There’s a good argument that arguments are good
Always the clever one, science has finally determined that the ancient art of arguing - that cornerstone of both democracy and the first two seasons of The Real Housewives of Beverly Hills - is actually good for society.
Researchers at the University of Virginia have found, through a study of some 150 13-year-olds, that teenagers who regularly argue with their parents are more likely to resist peer pressure, as well as drugs and alcohol.
They are also 97 per cent more likely to be sent to their room for being obnoxious little brats who may have raised an interesting and valid point about table manners being a social construct, but should still set the table because their father told them to (note to any future children of mine reading this: Go to your room).
What the study fails to mention, however, is that a small percentage of these sassy teens will go on to spend the rest of their lives ruining perfectly pleasant conversations by shouting their viewpoint until others awkwardly withdraw from the exchange. While most of us are able to disagree politely with the views of friends and strangers, there is a small minority who are completely incapable of doing so without turning their face into the most punchable object in the room. They confuse belligerence with assertiveness, viewing every discussion as a heated skirmish to be won through excessive volume and a keen refusal to listen.
Far too many of us, it seems, have forgotten how to argue. Online comment sections, Twitter trends and Facebook threads are littered with the condescending howls of people who view the opinions of others as little more than props and novelties. We see our various online profiles not as a way to communicate with others and share ideas, but as shrines dedicated to our sacred points of view. More often than not, the heated battles that rage across Twitter are not true arguments - they are simply illusions of debate created by combatants armed with megaphones and earplugs.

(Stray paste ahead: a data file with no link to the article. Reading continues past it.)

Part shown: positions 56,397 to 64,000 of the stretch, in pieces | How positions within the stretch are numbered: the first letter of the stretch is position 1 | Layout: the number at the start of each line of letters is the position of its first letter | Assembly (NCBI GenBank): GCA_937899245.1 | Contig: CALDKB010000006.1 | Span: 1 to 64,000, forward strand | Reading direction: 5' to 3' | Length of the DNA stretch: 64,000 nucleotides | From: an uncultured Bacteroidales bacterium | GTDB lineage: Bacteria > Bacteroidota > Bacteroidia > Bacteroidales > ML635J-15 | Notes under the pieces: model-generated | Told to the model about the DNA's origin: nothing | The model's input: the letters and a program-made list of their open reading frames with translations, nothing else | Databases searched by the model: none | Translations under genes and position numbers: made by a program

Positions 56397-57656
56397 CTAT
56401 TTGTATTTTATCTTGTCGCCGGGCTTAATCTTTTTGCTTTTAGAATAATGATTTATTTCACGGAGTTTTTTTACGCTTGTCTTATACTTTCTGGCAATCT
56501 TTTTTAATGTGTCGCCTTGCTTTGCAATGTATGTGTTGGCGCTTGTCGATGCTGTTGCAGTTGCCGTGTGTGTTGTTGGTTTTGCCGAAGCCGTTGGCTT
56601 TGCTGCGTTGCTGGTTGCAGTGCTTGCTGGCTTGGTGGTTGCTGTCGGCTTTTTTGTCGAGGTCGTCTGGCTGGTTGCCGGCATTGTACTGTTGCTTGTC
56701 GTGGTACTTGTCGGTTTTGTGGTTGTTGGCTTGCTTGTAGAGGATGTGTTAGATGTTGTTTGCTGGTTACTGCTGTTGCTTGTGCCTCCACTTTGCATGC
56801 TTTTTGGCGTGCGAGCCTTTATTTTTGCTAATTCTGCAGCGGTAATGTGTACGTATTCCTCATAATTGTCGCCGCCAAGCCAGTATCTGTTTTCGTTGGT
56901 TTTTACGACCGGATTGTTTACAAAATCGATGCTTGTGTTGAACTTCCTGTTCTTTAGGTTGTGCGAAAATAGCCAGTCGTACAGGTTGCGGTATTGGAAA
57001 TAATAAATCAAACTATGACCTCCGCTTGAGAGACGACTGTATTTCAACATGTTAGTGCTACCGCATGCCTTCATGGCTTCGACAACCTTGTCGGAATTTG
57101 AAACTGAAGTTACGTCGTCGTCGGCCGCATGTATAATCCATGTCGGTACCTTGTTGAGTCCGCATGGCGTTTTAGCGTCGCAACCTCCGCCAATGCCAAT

Argument is important. The absence of robust argument can lead to dictatorships, financial crises, entire collections of Tim Burton movies starring Johnny Depp in pale make-up and Matthew Newton’s inner monologue. Every parent should encourage their child to argue fearlessly and intelligently. A person should always learn to question before they learn to agree.
But be sure to provide handy hints that will allow your spawn to avoid transforming into the unmoving, wikipedia-citing, logic-devouring hate-monster that has become so common across the digital world.
Teach them that one can be assertive and civil at the same time - that manners do not detract from the ferocity and fervour of one’s delivery. Tell them that typing in all-caps is not a sign of independence and calculated aggression, but an indication that you are puzzled by the simple configuration of a common keyboard.
Teach them, also, that you do not “win” an argument within a relationship - you merely parry and catch your breath. To win an argument with a loved-one is to end it before either side noticeably loses (and is forced to allow the other to rent The Vow next time they’re at the DVD place).
Sometimes, you should tell them, the best result is to walk away with a changed mind - because that can only ever follow a proper argument.
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